Do you know why I think they said that? They didn’t want any trouble from the imperial troops stationed there, yes. But more than that, they saw Jesus of Nazareth, heard the code word for “Messiah,” and said to themselves, “We don’t think so.” He didn’t look like a Messiah. He didn’t look like a tall gladiator, ready to fight. He didn’t look like anything other than what he was: a Galilean, a peasant like the rest of them, a person with no obvious external abilities . . . except that things happened around him all the time. The sick became well. The hungry had food. The possessed were set free. The blind regained their sight.

In his physical blindness, Bartimaeus sees Jesus as the Messiah. His insight is that there is another way through the world than the way of the empire and its brutality. There is the way of Jesus. That’s the Holy Way. It will be costly. It will be awkward. But to care for the people for whom Jesus cares, to join him in doing the things that he does – this is the way of the Messiah in the world.

The blind man’s insight is remarkable. Up until this point in Mark’s account, nobody else had gotten it quite right. We heard it last week, in the text immediately before this one. Jesus predicts for the third time that his ministry will run a collision course with the powers of the world. His way is the way of sacrifice. Remember what happens? Two disciples, James and John, come up and ask for preferential treatment. They want to sit on special thrones when Jesus finally rules the world. Then the other ten disciples hear about it, and they get angry because James and John got to him first.

Jesus denounces this me-first, what’s-in-it-for-me mindset. His way is the way of service in the name of God. His sacrifice will pay the ransom to set people free from the powers that demean them. Bartimaeus sees this with something other than his eyes. He cries out to the merciful Messiah, even as his nervous neighbors ask him to hush.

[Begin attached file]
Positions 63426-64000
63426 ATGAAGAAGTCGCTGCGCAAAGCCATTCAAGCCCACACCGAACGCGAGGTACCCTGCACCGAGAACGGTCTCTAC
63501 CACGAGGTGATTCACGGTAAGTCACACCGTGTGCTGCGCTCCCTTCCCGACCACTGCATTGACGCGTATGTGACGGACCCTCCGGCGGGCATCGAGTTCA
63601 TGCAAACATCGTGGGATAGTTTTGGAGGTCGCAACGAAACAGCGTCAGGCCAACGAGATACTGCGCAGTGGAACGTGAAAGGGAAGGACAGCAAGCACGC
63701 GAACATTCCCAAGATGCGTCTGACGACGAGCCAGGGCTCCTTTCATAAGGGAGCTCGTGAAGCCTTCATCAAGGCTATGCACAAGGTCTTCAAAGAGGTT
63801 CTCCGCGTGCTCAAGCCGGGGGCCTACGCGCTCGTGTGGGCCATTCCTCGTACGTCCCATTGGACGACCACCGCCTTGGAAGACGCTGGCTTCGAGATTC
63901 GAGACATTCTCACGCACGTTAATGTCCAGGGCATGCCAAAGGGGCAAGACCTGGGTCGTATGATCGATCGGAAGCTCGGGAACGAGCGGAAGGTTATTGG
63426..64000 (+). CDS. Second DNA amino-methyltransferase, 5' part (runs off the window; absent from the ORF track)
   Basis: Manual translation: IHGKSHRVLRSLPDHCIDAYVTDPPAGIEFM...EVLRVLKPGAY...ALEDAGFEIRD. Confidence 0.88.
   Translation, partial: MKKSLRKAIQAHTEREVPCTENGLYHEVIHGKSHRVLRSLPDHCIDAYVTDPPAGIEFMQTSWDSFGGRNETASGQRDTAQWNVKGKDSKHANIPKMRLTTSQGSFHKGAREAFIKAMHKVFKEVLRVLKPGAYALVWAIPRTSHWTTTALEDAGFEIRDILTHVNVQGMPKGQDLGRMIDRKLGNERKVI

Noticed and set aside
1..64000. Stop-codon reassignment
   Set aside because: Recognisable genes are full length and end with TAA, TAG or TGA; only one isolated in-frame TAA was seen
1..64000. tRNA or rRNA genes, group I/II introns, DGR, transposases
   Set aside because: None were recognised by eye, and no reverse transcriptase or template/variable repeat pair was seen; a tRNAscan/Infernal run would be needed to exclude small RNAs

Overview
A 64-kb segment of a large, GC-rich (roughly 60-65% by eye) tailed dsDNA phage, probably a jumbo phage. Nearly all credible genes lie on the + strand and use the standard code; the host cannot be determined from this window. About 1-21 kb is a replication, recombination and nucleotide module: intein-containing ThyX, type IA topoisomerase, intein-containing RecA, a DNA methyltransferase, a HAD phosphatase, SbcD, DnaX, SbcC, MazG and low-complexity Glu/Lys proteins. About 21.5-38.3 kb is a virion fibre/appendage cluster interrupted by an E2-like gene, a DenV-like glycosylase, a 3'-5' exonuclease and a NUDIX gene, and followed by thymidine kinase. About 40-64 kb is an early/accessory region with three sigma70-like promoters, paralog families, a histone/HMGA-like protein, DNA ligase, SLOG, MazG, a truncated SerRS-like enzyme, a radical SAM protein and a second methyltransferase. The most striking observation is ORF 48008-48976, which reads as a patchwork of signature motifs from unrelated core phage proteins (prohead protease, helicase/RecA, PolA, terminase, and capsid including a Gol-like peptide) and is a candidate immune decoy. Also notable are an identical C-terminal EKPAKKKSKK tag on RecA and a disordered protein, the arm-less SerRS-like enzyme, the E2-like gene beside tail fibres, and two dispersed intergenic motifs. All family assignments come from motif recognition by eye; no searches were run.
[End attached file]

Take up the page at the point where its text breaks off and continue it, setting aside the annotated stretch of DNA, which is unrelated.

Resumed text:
I have always wondered how some people come to follow Jesus. I marvel at how they “get it.” Those Roman Catholic nuns who speak up for the hungry and work to get them food, where did they get their tireless energy? One of them says, “I heard Jesus say, ‘I was hungry and you gave me food.’” It was not a political statement, except as the political system has to be addressed on behalf of those who are hungry, who have no other voice. They speak for Jesus.

I heard one of my seminary classmates talk about a mission project in Kenya. She went with some people from Sacramento to build a school. One of the Kenyans asked, “Why are you here?” She said, “I am here with the Presbyterians working in partnership with this school.” He got this look on face, broke into a grin, and said, “Oh, we know the Presbyterians!”

With a faraway look, he said, “When I was five, I lost my sight. My family could only afford one bus ticket. So they pinned a sign on my shirt that said ‘Kikuyu Presbyterian Hospital.’ My parents put me on the bus, and I went by myself across Kenya. They met me, did the surgery, and now I see.” He nodded and said, “Yes, I know the Presbyterians.”   

Bartimaeus “gets it.” He understands that the Messiah has mercy on those with great needs. When Jesus calls him, he casts off his cloak, leaving behind his only possession and his source of income. Literally, he “bounces” up – he springs up. He refuses to sit in a pool of self-pity, and goes to the One who can heal him. And when Jesus said, “Faith restores you, go your way,” where does he go? He goes after Jesus, on his way. As far as we know, the cloak is still sitting by the side of road.

In recent years, the scholars have pondered the name of this man. It’s stated twice – Bartimaeus, which literally means “Son of Timaeus.” Timaeus was a famous name. Anybody know this? Timaeus was one of the titles of a work by Plato, the Greek philosopher. All the cultured people who could read would have known it. In that work, Plato describes a perfect cosmos, pure, unblemished, distant from us. All of us mortals can’t see anything more than a dim Xeroxed copy of this, unless they attend to a certain kind of elitism that removes them from the muck and grime of daily life.